WESTERN BUREAU:Edwin Allen High School’s girls continue to impress ahead of next month’s ISSA/GraceKennedy Boys and Girls’ Championships at the National Stadium after dominating the high school categories at Saturday’s Milo Western Relays.They won five of six relay gold on offer, sweeping all the classes and establishing a new meet record 47.60 seconds to win the Class Four 4x100m. They finished in front of rivals Hydel High (49.26) and Holmwood Technical (50.67) seconds.The new record eclipsed their old standard of 48.35 seconds, which they ran in 2014, and signalled that their depth this year will make them hard to beat at Champs.Edwin Allen’s girls also won the Class One 4x100m relay in 46.34 seconds, with Hydel, once again, playing second fiddle with a time of 46.51, and Herbert Morrison taking third place in 47.56 seconds.In Class Three, they were equally impressive, winning in 45.98 seconds. Hydel, who finished second at Champs last year, looked good. They were timed at 46.84 seconds, with Manchester third in 48.25.Big surpriseCornwall College surprised everyone to win the Class One boys’ 4x100m ahead of powerhouse Kingston College in one of the races of the meet.Cornwall clocked 41.02 seconds in a driving finish from KC, 41.16, and Garvey Maceo, 41.21.That blip aside, the purple and white clad team from North Street was, at least, near their best.They ran a record 43.99 seconds to win the boys’ Class Three 4x100m event. Herbert Morrison took second spot at 44.84 and William Knibb third in 45.38.Munro won the Class Two 4x100m relay in a time of 42.31 seconds. KC’s time of 42.81 was god enough for second place, while fast-finishing Green Island High were third in 42.84.The Class Four title went to KC in 45.46 seconds. Herbert Morrison were second in 50.08 ahead of Munro, 50.86 seconds.St Elizabeth Technical High School were superb in the boys’ 4x800m relay, taking top spot in a new record 7:41.44 seconds, beating Spalding High’s old mark of 7:45.08, which they had set in 2014.Kingston College ran 7:47.57 for second place, and Holmwood Boys third in a time of 7:49.17 seconds.STETHS was again atop the podium, when their girls, led by the super-impressive Junelle Bromfield, made it look easy to win the Girls Class 4x400m relay Open event.Timed at 3:40.67 seconds, the STETHS quartet of Sethania Wright, Kenesha Chambers, Stacey Ann Williams and Junelle Bromfield won ahead of Edwin Allen, 3:41.36, with Holmwood taking third in 3:42.44.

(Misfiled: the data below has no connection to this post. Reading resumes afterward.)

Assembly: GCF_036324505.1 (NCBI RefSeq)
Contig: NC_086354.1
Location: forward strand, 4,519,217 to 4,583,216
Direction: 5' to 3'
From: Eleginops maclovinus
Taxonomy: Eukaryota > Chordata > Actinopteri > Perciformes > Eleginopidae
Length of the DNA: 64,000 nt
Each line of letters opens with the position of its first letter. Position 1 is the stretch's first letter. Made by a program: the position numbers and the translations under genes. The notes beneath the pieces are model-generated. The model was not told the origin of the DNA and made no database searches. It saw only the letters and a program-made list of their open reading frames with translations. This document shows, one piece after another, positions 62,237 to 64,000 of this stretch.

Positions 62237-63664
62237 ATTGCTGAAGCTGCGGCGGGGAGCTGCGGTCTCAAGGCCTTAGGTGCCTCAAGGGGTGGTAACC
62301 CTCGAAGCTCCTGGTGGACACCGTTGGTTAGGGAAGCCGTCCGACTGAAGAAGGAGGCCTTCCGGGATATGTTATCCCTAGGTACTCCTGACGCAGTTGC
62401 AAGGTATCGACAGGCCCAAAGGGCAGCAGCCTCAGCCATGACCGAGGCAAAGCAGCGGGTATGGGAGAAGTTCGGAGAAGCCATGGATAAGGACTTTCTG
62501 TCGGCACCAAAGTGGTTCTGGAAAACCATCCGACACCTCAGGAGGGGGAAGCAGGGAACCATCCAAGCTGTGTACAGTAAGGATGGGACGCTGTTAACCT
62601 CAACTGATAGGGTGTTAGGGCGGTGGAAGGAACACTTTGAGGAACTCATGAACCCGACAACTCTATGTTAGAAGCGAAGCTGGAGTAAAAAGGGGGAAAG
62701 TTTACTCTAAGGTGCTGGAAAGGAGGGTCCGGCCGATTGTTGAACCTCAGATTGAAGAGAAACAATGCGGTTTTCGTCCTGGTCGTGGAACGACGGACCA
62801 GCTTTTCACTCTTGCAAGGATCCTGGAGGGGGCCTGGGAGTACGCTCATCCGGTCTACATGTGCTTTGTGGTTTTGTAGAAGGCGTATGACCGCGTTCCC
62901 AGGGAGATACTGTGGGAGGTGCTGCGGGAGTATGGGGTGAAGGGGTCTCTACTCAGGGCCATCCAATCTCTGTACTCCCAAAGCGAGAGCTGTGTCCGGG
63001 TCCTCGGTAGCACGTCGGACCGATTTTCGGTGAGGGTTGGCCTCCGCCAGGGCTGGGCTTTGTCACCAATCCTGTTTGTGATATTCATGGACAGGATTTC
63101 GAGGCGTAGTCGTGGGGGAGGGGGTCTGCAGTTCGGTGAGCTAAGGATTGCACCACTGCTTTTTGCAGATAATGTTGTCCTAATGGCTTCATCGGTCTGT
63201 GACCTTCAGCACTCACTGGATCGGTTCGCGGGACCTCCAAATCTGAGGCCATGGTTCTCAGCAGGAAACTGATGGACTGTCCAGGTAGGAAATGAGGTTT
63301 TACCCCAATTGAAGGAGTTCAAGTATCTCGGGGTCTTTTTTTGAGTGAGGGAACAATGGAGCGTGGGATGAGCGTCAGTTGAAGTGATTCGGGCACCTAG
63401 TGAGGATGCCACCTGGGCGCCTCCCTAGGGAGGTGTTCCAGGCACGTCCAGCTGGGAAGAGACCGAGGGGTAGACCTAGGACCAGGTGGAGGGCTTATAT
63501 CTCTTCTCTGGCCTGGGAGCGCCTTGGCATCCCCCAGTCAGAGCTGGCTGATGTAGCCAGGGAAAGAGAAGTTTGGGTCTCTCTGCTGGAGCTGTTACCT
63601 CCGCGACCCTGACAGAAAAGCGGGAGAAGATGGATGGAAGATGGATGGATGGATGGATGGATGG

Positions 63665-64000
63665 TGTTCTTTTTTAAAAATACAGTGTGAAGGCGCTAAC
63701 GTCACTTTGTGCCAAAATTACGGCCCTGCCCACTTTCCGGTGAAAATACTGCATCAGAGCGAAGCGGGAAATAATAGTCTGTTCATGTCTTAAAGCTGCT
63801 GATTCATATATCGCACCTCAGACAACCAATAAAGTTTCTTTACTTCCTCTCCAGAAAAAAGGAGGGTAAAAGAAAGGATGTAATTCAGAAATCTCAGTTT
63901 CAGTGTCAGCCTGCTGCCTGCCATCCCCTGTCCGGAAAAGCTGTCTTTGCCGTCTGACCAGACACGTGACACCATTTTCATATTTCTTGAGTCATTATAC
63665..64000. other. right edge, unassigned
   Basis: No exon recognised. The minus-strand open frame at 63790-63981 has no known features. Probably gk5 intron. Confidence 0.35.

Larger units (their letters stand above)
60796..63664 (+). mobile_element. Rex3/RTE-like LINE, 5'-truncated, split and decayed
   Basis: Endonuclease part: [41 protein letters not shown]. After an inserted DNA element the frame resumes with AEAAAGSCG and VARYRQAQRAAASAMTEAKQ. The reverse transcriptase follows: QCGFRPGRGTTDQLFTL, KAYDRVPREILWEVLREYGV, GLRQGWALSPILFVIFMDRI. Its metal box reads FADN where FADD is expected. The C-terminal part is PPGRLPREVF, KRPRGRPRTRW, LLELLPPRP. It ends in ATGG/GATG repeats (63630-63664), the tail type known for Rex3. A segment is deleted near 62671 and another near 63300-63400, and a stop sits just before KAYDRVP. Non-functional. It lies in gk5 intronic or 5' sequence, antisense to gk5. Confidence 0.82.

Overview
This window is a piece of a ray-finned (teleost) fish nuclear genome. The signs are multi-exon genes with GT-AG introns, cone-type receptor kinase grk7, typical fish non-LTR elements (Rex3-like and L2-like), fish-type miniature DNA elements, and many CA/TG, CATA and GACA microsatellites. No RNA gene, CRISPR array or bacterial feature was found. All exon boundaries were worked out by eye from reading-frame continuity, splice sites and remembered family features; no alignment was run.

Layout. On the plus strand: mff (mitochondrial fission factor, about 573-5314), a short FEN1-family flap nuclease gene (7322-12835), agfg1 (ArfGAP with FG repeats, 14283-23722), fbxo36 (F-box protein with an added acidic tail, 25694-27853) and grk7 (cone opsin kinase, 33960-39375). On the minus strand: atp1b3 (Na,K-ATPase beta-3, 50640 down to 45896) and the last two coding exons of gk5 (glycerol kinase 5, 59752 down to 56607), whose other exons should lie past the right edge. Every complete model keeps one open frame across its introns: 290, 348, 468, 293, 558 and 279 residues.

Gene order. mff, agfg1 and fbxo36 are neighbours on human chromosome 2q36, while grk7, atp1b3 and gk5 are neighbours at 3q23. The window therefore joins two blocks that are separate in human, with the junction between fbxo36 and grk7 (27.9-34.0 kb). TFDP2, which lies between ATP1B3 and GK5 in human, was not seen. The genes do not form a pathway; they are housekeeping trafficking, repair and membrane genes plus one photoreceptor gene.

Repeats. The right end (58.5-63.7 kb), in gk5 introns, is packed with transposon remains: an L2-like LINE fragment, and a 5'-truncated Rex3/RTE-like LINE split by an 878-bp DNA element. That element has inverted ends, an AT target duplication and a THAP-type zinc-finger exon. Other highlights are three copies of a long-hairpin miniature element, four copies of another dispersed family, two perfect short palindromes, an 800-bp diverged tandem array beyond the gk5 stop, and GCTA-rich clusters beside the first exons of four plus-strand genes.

They then used the information to sell off their shares, to buy put options and, eventually, to short-sell the stock, prosecutors said.160Want local news?Sign up for the Localist and stay informed Something went wrong. Please try again.subscribeCongratulations! You’re all set! AD Quality Auto 360p 720p 1080p Top articles1/5READ MOREGame Center: Chargers at Kansas City Chiefs, Sunday, 10 a.m.His attorney declined to comment. Zhu, of Santa Monica was fired in June. That same month, federal prosecutors disclosed he and two other former Countrywide executives had agreed to plead guilty to criminal charges of insider trading as part of a scheme that generated more than $100,000 in profits. All were vice presidents working in financial planning or portfolio management. Sentencing in the men’s criminal cases was expected in the coming weeks. The SEC filed civil insider trading charges against the other two men – Alan Cao and Jun Shi – last year. Both agreed to pay back gains from their Countrywide stock transactions plus fines. In plea agreements in the criminal case, Zhu, Cao and Shi admitted they got hold of confidential data showing Countrywide would not meet Wall Street analysts’ financial expectations for the third quarter of 2004. A former executive at mortgage lender Countrywide Financial Corp. of Calabasas was charged Monday with insider trading after he sold stock before the company announced negative earning results three years ago, regulators said. The Securities and Exchange Commission filed a civil complaint against Quan Zhu, 43, in Los Angeles federal court. Zhu has agreed to settle the charges, without admitting or denying the allegations, by paying nearly $109,000, officials said. Regulators say Zhu was tipped to nonpublic information about the company’s negative earning results in 2004. In the days before the quarter’s results were made public, he sold short the company’s stock and bought put options, betting that the stock price would fall. The transactions resulted in gains of more than $35,000 once the stock fell with the public announcement, officials said.